3 Reasons to Improve Your Endowment Program Now

Endowment programs have nearly always taken a back seat in non-profit organization fundraising programs, and the economic squeeze of the last decade adding to the urgency of annual funding for current programs has pushed conscious efforts to secure deferred and estate gifts further out of view.

Regardless of the size of your organization—be it big or small, if intentional cultivation of planned gifts isn’t part of your on-going fundraising strategy, you’re setting up your organization for perpetual financial struggle.

It has been suggested that as much as 50% of future contributions to non-profits may come from gifts planned years before (Greenfield, 1999). Few organizations can afford to pass on this financial support, and none would want to.

There are many reasons to improve your endowment program now. Here are three:

  1. You don’t have to be an estate tax specialist.

In our current philanthropic climate, it’s possible that securing estate gifts has never been both easier and more complicated at the same time. Access to information and education for potential donors has never been more plentiful while the host of charitable vehicles and ever-changing tax codes can intimidate even the most seasoned gift officers.

The good news is that there are financial advisors and tax specialists available to help when a donor is ready to make such a gift. In fact, we strongly recommend gift officers direct potential planned gift donors to seek out third-party financial and tax advisors to ensure gifts made to the organization are in the interest of the donor, and avoid the perception of coercion or other impropriety. Establish organizational policies and procedures to receive these gifts, and leave the gifting technicalities to the estate professionals.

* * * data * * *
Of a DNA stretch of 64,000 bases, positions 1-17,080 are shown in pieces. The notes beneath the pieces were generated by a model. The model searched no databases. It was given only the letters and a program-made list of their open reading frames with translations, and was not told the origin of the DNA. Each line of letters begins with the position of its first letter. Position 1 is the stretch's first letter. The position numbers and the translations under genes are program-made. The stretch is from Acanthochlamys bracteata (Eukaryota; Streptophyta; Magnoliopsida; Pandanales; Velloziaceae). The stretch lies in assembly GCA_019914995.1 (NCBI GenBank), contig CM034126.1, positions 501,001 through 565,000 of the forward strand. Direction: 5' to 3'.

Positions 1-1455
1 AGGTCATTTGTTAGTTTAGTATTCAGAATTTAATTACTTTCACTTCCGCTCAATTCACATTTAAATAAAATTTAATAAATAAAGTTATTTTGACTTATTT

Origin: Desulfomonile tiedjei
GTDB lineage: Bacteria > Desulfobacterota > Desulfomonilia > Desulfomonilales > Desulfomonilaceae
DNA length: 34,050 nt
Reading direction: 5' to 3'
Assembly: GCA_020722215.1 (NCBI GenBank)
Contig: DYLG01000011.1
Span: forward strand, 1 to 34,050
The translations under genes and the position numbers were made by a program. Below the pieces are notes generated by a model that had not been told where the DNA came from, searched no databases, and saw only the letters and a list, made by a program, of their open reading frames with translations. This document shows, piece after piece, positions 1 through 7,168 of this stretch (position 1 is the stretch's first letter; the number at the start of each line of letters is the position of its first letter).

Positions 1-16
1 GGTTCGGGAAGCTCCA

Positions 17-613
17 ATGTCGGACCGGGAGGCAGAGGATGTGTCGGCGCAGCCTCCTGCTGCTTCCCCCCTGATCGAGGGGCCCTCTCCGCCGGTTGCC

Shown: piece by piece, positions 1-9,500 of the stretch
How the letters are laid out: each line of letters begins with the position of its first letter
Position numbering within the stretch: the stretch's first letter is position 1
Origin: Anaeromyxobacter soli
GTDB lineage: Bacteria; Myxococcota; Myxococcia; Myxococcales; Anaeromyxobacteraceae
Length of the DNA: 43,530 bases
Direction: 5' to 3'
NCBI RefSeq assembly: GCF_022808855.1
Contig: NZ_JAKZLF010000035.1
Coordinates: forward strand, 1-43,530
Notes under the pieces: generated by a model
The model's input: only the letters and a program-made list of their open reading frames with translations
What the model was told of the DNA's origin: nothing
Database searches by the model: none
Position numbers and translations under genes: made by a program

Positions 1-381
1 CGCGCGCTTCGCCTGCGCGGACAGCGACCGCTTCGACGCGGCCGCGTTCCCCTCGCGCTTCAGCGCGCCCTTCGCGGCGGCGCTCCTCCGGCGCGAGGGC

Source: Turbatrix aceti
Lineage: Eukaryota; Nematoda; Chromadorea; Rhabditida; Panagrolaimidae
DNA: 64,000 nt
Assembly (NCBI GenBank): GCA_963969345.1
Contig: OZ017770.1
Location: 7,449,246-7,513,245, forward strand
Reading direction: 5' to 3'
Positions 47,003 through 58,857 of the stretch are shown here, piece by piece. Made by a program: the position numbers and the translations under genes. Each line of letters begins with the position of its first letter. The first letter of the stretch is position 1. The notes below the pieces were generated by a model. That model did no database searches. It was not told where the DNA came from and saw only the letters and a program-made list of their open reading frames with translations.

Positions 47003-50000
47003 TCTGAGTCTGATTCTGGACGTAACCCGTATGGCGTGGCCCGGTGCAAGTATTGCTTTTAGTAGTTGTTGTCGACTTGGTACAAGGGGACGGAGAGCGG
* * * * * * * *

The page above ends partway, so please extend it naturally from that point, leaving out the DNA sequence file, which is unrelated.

1. For some donors, giving later may be easier than giving now.

Donors who are conscientious about economic uncertainty, or who are anticipating financial transitions (i.e., college-bound kids, a pending retirement, a future inheritance), may have limited resources today, but can more easily support the organizations they care about as part of their estate. Even a small percentage of an estate can have a significant impact on your organization and create a legacy for the giver.

Raising awareness among your faithful supporters that your organization is prepared to receive and manage deferred gifts instills confidence in donors that their donations will have an impact for years to come.

  1. Despite immediate financial pressures, the organizational mission is about the long-view.

For donors and organizational staff alike, it’s common to feel the pressure of immediate needs around budgets, facility maintenance and program funding shortfalls. Deferred and estate gifts help transition responses from reactive to proactive—a healthier and more productive way to carry out the organizational mission.

Endowments create financial resources for those same needs in the years to come, while also inspiring supporters, board members and employees to think about how needs and mission may develop in the future in response to cultural and environmental trends.

If your organization has suspended in endowment fundraising efforts for more urgent funding demand, it’s time to reallocate your strategy. Don’t have an endowment program in place? It’s time to start!

Jennie Wolf Smith

For information on how GSB can help to kick-start your planned and deferred giving efforts with a time- and cost-effective plan, contact me at Jennie@gsbfr.com.

 

 

 

Reference
Greenfield, J. (1999). Fundraising: Evaluating and Managing the Fund Development Process. 297.

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